Dixon receiving a cross after professing First Vows in the Society of Jesus in 2014.
Oaxaca was possibly my favorite city I visited in pilgrimage. I started having fun. I began speaking the language with greater fluency. I was asked to give a number of talks to various groups and assist with different ministries. The embarrassment I had about what I was saying had gone away. I felt loved and accepted exactly as I was.
This is the type of relationship I feel I have with God.
With God, there is no place for fear, anxiety and tension. He has made us to be a certain way and has blessed us with unique stories to share. Oaxaca taught me that rather than scrutinizing my “performance” in life, I should enjoy what God has placed before me. Turns out, I speak a lot better that way.
After Oaxaca, I bussed my way to Guadalajara, where I stayed for a few days at an orphanage called Ciudad de los Niños. Up until this point, I had met and stayed with grandmothers, families and other young people. I realized that I hadn’t really spent time with children.
In coming to this
site, I was nervous about how I would be received. Would my help be needed? How
would I relate to the children? These questions were put to rest quickly.
After being taken in by the community (again), I walked over to one of the
boys’ residences (they were between the ages of 10-12). Soon, I had about 20 boys
crowding around me. They wanted to know everything. Where did I come from? Did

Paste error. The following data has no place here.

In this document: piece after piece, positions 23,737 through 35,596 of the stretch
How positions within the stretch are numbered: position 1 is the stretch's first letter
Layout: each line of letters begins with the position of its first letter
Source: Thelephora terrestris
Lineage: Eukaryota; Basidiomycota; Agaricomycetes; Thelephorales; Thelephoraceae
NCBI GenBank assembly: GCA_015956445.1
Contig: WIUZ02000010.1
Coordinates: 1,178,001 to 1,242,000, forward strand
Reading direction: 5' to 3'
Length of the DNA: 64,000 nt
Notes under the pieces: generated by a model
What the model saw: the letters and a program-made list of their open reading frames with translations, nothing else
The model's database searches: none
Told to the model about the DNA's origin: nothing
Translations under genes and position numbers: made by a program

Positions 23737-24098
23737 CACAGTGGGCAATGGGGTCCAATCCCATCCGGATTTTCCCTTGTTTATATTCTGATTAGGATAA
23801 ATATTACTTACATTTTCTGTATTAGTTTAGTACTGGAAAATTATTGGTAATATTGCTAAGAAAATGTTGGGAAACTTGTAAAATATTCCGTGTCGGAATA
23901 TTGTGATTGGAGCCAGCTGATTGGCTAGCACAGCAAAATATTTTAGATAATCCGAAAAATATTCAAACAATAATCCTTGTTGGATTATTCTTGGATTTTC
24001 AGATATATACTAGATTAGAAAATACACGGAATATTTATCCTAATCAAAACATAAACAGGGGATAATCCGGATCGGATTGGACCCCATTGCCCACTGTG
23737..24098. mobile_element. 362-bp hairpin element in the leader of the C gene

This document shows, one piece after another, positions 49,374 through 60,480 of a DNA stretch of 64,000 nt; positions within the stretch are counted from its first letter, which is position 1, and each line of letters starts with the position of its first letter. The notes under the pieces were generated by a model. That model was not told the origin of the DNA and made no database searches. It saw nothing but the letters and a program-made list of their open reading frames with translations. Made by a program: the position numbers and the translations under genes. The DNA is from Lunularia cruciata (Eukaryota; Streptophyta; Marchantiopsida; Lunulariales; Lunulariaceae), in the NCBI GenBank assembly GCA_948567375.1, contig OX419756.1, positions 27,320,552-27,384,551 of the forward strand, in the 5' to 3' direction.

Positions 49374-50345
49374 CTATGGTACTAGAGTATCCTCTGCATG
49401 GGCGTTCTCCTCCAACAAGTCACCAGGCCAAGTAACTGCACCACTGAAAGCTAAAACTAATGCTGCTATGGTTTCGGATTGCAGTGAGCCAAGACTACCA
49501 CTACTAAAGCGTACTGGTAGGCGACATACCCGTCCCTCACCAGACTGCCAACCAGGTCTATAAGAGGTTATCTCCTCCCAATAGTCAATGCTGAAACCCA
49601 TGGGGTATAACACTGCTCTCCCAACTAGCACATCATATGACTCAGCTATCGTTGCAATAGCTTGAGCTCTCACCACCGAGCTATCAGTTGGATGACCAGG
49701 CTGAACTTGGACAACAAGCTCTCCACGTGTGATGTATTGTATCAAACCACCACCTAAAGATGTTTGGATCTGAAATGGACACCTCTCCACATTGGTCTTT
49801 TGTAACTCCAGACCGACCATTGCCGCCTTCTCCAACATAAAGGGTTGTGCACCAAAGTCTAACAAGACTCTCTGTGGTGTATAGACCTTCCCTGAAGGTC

I have brothers or sisters? What were my thoughts on Lucha (professional
wrestling)? The orphans were hugging me, tugging my beard, and asking me “Cómo
se dice” (How do you say…) about everything in English.
God offers us unconditional acceptance.
After a few days playing fútbol with the boys and spending my days with them, it was time to head back to the States. One of the boys, Eduardo “Lalo,” gave me his Mexican flag. What a token to remember this experience and to encourage me to show this same sort of generosity to those I encounter.
God’s generosity is spontaneous and excessive.
It wasn’t actually Palm Sunday, but I felt like it when I returned to the United States. I found a bus ticket between Guadalajara and Phoenix, where I taught for two years prior to entering the Jesuits. I prayed about it and decided to visit my old school. Despite going without a shower for a few days and wearing a beard, my students recognized me immediately and embraced me. Although I hadn’t yet arrived in the novitiate, I was home.
God gives us what we
need, when we need it.
But I still had an issue — how was I going to get home? I had to be back in only a couple of days and had no money in my pocket.
Dixon (second from right) with fellow Jesuits.
The priest, Fr. Tom,
suggested that I make pies with him as a fundraising aid. It was incredibly
effective. At Sunday Mass, I told my story and sold the pies immediately for
enough money to return home. Then, a stranger approached me who happened to
work for Southwest Airlines. He promised to hook me up with a flight.
So much for anxiety. God had taken care of me, as always.
Many people misunderstand pilgrimage as a reality show, “Survivor” type of challenge. In truth, very little of pilgrimage for me involved “roughing it.” Instead, I was called to cast away my anxieties and to rely upon God rather than created things. God speaks primarily through his people, as I hope my story communicates.
Do you want to learn more about vocations to the Society of Jesus? Visit www.jesuitvocations.org for more information.